June 19th, 2024

Putting it all together

By None on June 29, 2018.

Making it all come together is a science, and perhaps one of the toughest aspects of sport to grasp. Athletes spend years training to be the best of the best, but throughout their career will fall short of success on more than one occasion. That is almost guaranteed, but the allure of success is what keeps them pushing forwards.

Sometimes you may feel as though you’ve been successful in one aspect of your training or competition, but failed in another. How do you get them to all work together, and will it ever all happen at the same time?

I regularly ask athletes about their goals and dreams, and specifically what are they working on achieving next. They often work in chunks, maybe working on their strength for example, and once they’ve gotten to a level they feel comfortable with, they’ll start trying to work on the next part of their training, maybe nutrition, let’s say. We often try to get more than one thing at once. Ask any parent; it’s the only way! However, we can become overwhelmed, burnt out, and distracted by doing this, and therefore complete much less than anticipated.

In sport, you don’t want to only work one thing at a time. There needs to be balance, and often this balance will allow an athlete to see constant and consistent improvements, as well as keep them excited to continue their training.

Let’s stick with improving strength as our example, as it works for every sport, activity, and level. If you’re looking to work on your strength, you may think you should hit the gym and pump some iron. Big muscles are the only way to be strong, aren’t they? Nutrition couldn’t have anything to do with your strength, could it? Same with flexibility, recovery, sleep, mindset, or technique? Well of course they do!

The body must be a well-oiled machine whose parts work in sync and in tandem with each other. The mind is no exception. If you’re working on building strength, it is crucial that you’re believing in yourself, seeing yourself as strong, and telling yourself you can do it when lifting that last heavy set. These are just a few parts of your mental game and the confidence, imagery, and self-talk, that are described previously are examples of how you can further advance your success in strength building.

See Challenge, Page A10

So think about the last goal that you were working towards; did you isolate your focus, or did you broaden your development in order to increase your overall success? Regardless of what you’ve done previously, know that you can affect change and can make some improvements and adjustments in your next endeavour. As you move forward, think about the ways in which your body can work together to help you achieve success. It will make your life easier, I promise.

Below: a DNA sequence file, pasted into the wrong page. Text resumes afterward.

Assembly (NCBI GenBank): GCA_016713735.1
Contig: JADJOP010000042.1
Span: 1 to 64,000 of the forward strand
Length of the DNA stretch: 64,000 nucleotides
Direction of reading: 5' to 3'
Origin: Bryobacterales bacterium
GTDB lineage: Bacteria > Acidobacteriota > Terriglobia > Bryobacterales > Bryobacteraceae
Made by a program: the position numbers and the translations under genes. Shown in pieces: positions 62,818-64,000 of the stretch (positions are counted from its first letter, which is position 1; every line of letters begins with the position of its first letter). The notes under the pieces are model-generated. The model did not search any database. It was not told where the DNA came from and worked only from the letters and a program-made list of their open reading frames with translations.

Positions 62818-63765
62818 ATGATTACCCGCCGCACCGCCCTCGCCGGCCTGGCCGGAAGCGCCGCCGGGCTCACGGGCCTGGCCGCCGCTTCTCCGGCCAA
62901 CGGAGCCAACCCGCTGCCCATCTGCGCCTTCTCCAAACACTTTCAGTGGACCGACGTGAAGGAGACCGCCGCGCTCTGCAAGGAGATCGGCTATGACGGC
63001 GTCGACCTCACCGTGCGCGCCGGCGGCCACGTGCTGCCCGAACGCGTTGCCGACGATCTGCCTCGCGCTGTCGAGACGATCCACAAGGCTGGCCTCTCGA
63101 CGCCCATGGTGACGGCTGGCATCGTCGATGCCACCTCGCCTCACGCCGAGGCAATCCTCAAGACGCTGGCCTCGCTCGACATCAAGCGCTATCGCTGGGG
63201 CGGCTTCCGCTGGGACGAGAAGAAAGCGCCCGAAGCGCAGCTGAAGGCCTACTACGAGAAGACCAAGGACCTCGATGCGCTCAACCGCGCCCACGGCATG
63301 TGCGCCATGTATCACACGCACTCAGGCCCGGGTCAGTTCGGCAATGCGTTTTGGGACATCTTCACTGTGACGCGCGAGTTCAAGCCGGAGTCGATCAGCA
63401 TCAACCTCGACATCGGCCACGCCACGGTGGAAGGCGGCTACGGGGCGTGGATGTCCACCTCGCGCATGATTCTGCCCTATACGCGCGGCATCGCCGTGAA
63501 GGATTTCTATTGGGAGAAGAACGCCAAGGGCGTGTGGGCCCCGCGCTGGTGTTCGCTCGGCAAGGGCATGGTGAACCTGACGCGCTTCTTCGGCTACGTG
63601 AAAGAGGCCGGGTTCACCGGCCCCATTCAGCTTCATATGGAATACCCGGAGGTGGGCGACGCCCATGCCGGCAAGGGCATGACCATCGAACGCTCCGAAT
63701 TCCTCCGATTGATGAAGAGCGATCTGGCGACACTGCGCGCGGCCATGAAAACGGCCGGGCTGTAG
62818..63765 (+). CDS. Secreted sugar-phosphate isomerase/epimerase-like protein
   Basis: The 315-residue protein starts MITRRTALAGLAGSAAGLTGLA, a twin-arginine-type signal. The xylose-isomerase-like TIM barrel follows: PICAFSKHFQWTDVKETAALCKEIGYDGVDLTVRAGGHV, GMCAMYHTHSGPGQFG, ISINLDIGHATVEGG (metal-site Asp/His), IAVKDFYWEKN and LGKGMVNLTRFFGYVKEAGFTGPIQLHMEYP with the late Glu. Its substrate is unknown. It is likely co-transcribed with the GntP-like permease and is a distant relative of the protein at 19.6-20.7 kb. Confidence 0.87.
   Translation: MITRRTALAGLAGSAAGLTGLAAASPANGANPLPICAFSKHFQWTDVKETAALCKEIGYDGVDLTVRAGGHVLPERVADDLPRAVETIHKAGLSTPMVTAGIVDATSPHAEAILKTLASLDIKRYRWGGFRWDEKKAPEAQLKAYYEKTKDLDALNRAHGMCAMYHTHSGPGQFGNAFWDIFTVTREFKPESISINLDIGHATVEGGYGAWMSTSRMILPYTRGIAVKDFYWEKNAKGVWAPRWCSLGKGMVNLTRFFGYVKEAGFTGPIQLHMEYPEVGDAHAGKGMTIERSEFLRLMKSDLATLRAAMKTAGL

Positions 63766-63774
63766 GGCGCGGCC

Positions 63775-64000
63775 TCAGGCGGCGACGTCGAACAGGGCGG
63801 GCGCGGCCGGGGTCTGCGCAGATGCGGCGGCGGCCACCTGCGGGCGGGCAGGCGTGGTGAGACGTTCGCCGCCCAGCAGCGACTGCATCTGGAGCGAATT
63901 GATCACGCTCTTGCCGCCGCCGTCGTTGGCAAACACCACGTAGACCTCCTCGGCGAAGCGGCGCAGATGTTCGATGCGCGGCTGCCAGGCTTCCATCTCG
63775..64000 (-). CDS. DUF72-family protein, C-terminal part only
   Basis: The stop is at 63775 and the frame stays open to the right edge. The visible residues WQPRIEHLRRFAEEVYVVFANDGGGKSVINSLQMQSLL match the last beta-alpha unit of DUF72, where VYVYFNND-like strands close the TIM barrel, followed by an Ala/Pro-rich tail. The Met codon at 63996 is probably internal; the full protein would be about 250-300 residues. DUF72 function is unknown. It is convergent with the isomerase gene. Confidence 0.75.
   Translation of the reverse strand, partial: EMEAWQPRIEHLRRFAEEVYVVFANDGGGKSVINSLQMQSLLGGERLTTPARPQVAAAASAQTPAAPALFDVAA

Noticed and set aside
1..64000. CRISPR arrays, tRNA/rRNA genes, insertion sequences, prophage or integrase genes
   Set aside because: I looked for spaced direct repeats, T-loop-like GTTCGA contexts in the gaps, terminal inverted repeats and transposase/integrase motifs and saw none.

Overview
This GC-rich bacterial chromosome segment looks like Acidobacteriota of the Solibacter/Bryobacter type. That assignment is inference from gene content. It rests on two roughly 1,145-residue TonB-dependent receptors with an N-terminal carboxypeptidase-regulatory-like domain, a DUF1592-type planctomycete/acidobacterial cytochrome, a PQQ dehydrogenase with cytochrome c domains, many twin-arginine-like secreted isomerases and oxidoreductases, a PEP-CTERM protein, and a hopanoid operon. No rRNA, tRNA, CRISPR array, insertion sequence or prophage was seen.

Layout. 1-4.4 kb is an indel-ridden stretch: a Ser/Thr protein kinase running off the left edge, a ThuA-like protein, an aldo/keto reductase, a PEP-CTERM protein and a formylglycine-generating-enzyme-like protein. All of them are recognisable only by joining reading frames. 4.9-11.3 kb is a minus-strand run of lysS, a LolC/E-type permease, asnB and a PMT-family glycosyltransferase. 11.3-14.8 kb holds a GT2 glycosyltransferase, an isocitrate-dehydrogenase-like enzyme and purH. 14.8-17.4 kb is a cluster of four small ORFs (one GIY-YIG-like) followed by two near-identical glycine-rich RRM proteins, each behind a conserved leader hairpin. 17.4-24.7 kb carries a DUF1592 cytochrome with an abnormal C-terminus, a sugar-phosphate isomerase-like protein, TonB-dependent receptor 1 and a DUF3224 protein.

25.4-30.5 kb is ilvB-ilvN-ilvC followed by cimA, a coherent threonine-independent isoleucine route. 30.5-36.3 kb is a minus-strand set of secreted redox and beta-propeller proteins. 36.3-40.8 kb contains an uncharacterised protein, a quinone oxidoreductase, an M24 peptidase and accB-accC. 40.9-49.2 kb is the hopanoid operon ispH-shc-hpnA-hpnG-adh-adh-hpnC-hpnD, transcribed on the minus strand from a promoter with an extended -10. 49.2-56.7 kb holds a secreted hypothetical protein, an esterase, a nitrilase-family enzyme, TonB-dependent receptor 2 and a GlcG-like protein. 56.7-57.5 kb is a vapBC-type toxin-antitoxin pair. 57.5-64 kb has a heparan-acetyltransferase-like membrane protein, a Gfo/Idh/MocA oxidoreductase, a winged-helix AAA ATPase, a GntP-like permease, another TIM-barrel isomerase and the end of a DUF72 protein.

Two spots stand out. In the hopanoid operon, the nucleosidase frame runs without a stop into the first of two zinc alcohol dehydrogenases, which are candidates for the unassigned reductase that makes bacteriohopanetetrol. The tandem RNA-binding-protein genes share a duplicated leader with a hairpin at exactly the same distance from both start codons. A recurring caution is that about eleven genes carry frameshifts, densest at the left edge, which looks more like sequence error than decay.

If you’ve set a goal (mental), improved your technique, consulted your diet, taken care of your body, believed in your training, focused on your drills and exercises, tracked your progress, gotten excited by that progress, become more motivated to stick to it, you’ll continue to see progress in all areas simultaneously. You’ll feel a sense of equality and balance in your development, as well as overall strength and pride in yourself.

You were able to make these changes, you were able to advance yourself, and you have given yourself this edge against your competitors. You are a rock star! Knowing that you’ve got this power helps to strengthen that confidence and motivation even more, making you even more of a force to be reckoned with.

Now challenge yourself to look at the whole picture next time you set out to make a change. What are you capable of, and what parts of your training can help you by coming together and bringing you to a whole new level of success? Better yet, how many more things will you accomplish and triumph over now knowing you’ve got this power? Have fun, stay focused, and crush it!

Courtney Marchesin, MA, sport psychology consultant, is the mental skills coach for the Alberta Sport Development Centre’s athlete enhancement program. She can be contacted at courtneymarchesin@gmail.com.

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